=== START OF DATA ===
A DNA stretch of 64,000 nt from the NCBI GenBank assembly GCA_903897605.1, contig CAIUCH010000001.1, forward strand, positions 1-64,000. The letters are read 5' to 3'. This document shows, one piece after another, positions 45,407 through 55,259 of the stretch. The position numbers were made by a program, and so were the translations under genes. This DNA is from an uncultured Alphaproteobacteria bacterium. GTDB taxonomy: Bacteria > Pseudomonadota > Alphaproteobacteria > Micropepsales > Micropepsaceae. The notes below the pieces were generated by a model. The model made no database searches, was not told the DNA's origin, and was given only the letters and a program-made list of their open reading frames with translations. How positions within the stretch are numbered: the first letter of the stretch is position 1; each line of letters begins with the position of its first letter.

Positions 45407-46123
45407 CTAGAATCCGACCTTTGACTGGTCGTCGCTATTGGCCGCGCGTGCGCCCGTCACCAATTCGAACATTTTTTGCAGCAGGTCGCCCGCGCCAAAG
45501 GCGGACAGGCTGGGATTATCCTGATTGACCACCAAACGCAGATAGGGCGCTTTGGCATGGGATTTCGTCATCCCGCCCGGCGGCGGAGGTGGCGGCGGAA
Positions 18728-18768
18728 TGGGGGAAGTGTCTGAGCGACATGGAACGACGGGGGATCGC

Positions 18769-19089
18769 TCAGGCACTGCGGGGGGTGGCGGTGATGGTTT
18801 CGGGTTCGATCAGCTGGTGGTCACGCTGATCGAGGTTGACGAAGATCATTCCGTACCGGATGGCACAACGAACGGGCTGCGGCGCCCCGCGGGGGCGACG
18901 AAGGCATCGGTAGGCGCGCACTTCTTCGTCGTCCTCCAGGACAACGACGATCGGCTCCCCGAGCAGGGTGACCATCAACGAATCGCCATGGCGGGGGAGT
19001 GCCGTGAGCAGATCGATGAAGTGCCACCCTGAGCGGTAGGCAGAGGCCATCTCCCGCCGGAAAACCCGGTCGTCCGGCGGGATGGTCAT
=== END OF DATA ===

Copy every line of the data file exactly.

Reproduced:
A DNA stretch of 64,000 nt from the NCBI GenBank assembly GCA_903897605.1, contig CAIUCH010000001.1, forward strand, positions 1-64,000. The letters are read 5' to 3'. This document shows, one piece after another, positions 45,407 through 55,259 of the stretch. The position numbers were made by a program, and so were the translations under genes. This DNA is from an uncultured Alphaproteobacteria bacterium. GTDB taxonomy: Bacteria > Pseudomonadota > Alphaproteobacteria > Micropepsales > Micropepsaceae. The notes below the pieces were generated by a model. The model made no database searches, was not told the DNA's origin, and was given only the letters and a program-made list of their open reading frames with translations. How positions within the stretch are numbered: the first letter of the stretch is position 1; each line of letters begins with the position of its first letter.

Positions 45407-46123
45407 CTAGAATCCGACCTTTGACTGGTCGTCGCTATTGGCCGCGCGTGCGCCCGTCACCAATTCGAACATTTTTTGCAGCAGGTCGCCCGCGCCAAAG
45501 GCGGACAGGCTGGGATTATCCTGATTGACCACCAAACGCAGATAGGGCGCTTTGGCATGGGATTTCGTCATCCCGCCCGGCGGCGGAGGTGGCGGCGGAA
Positions 18728-18768
18728 TGGGGGAAGTGTCTGAGCGACATGGAACGACGGGGGATCGC

Positions 18769-19089
18769 TCAGGCACTGCGGGGGGTGGCGGTGATGGTTT
18801 CGGGTTCGATCAGCTGGTGGTCACGCTGATCGAGGTTGACGAAGATCATTCCGTACCGGATGGCACAACGAACGGGCTGCGGCGCCCCGCGGGGGCGACG
18901 AAGGCATCGGTAGGCGCGCACTTCTTCGTCGTCCTCCAGGACAACGACGATCGGCTCCCCGAGCAGGGTGACCATCAACGAATCGCCATGGCGGGGGAGT
19001 GCCGTGAGCAGATCGATGAAGTGCCACCCTGAGCGGTAGGCAGAGGCCATCTCCCGCCGGAAAACCCGGTCGTCCGGCGGGATGGTCAT